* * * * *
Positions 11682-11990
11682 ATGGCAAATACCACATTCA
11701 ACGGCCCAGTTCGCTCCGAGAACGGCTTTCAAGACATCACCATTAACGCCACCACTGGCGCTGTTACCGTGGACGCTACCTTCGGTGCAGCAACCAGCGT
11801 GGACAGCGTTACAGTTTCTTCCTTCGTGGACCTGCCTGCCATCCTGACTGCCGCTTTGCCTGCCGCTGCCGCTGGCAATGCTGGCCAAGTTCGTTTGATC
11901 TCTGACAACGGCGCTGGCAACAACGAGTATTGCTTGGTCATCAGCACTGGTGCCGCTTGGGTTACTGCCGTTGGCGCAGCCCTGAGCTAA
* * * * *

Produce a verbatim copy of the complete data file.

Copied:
Positions 11682-11990
11682 ATGGCAAATACCACATTCA
11701 ACGGCCCAGTTCGCTCCGAGAACGGCTTTCAAGACATCACCATTAACGCCACCACTGGCGCTGTTACCGTGGACGCTACCTTCGGTGCAGCAACCAGCGT
11801 GGACAGCGTTACAGTTTCTTCCTTCGTGGACCTGCCTGCCATCCTGACTGCCGCTTTGCCTGCCGCTGCCGCTGGCAATGCTGGCCAAGTTCGTTTGATC
11901 TCTGACAACGGCGCTGGCAACAACGAGTATTGCTTGGTCATCAGCACTGGTGCCGCTTGGGTTACTGCCGTTGGCGCAGCCCTGAGCTAA